Although the humour is a bit slapstick at times, Frances Winston enjoyed this movie based around the Big Day
Directed by: Jeremy Garelick
Starring: Kevin Hart, Josh Gad, Kaley Cuoco-Sweeting, Alan Ritchson, Cloris Leachman, Mimi Rogers, Ken Howard, Affion Crockett, Jorge Garcia, Josh Peck
Most people look to their circle of family and friends when deciding who they would like to have as a member of their wedding party, except ‘Billy No Mates’ Doug Harris (Gad – aka the voice of Olaf in Frozen) who has no-one in his life worthy of the title, Best Man, nevermind groomsman. With his beautiful Bridezilla fiancée, Gretchen (Cuoco-Sweeting) planning a lavish wedding, that includes seven members in each party’s wedding entourage, he starts to panic, and decides to call on the professionals.
Enter Jimmy Callahan (Hart) a professional Best Man, who will ensure that you look wonderful, popular and enjoy a full Groom experience for a nominal fee. However, Doug isn’t just looking for a Best Man, he wants his multiple groomsmen as well – something known as the “Golden Tux” that Jimmy has never pulled off.
Initially refusing Doug’s pleading, he eventually wins Jimmy round, and Jimmy assembles a motley crew of dubious characters, and sets about training them in preparation for Doug’s big day. However, they also have to convince Gretchen, and her family, that Doug and Jimmy (posing as Bic Mitchum – a priest!) are long term best buds. Doug turns out to be a far needier client than Jimmy is used to dealing with, and as they try to pull off the elaborate hoax, he finds himself drawn to the bumbling but well-meaning groom, who only wants to make his bride to be happy.
Since real life weddings are the source of so much drama and comedy, it is not surprising that screenwriters look to them for inspiration, and this is just the latest in a long line of comedies based around the big day.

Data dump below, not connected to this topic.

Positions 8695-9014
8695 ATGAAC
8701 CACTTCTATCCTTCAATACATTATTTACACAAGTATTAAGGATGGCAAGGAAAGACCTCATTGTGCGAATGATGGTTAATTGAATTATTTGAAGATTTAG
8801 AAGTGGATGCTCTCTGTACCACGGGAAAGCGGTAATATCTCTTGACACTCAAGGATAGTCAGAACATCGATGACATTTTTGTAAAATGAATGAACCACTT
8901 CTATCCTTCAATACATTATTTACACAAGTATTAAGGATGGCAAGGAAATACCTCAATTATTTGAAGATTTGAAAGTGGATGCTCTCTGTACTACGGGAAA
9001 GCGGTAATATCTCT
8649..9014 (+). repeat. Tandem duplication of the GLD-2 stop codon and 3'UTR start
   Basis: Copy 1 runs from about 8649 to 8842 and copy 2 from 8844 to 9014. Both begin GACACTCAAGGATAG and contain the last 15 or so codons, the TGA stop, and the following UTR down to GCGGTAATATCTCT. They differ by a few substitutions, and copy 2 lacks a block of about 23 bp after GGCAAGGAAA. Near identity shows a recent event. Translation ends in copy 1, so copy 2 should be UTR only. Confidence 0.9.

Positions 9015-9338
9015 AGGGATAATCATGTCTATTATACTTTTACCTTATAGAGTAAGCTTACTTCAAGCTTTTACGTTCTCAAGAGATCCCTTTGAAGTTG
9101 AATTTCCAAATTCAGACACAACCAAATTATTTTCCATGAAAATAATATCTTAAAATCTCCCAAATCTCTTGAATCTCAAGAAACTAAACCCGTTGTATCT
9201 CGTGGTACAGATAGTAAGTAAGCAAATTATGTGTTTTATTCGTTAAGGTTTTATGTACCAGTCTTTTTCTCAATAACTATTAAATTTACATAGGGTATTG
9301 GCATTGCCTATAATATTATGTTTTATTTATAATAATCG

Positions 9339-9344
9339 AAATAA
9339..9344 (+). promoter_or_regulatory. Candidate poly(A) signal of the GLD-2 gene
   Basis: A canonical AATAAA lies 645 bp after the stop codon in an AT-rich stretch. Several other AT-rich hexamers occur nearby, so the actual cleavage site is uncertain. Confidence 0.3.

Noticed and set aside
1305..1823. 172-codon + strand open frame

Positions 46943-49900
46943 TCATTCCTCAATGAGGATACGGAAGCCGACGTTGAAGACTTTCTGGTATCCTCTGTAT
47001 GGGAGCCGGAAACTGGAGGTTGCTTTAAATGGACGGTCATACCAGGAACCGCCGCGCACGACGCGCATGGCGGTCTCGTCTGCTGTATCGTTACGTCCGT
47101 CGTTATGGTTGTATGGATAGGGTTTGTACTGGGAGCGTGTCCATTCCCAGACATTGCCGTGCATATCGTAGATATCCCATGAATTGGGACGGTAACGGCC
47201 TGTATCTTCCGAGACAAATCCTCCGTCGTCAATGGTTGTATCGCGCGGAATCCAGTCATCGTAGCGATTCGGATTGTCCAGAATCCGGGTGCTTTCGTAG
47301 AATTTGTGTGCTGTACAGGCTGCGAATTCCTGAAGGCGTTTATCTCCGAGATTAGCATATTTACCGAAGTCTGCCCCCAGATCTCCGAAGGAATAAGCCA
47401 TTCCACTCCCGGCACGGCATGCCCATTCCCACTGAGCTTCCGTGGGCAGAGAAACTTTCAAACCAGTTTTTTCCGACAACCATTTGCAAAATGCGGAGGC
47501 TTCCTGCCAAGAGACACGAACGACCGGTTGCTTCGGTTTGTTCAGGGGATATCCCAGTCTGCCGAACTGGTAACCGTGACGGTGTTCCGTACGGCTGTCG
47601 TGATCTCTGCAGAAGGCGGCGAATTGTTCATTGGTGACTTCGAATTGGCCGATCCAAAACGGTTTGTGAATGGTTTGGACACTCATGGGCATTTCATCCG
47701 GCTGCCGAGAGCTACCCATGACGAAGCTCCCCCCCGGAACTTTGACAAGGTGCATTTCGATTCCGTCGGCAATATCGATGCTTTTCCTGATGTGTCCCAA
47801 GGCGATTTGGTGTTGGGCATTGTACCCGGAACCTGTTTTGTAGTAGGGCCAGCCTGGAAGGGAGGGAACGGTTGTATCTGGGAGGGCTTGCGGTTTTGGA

More bromance than rom-com, it is actually more than slightly reminiscent of an Adam Sandler movie. The jokes are often puerile, racist, homophobic, misogynistic, gross-out and offensive, and the physical comedy is slap stick and in your face. That said, I enjoyed it more than I expected to. Yes, it ticks all the above boxes, but it knows it, and doesn’t pretend to be something that it’s not. Hart and Gad have a great chemistry together, and really bounce off each other at every turn, and the supporting cast all step up to the plate.
The story is pretty standard fare, and while the script isn’t great, sharp delivery from the actors gives it an edge that it lacks on the page.
Although this is predictable, it has a lot of heart, and keeps you watching long after you would have walked out of some similar fare. I was surprised to find myself laughing out loud at parts, and it does have the feel good factor. It also doesn’t drag out the premise coming in at an acceptable one hour and forty minutes.
This is by no means a classic comedy, but it will definitely tickle your funny bone, and is far better than its premise suggests. If you are looking for a few giggles that don’t demand too much post-movie analysis, this is the movie for you.
In cinemas February 20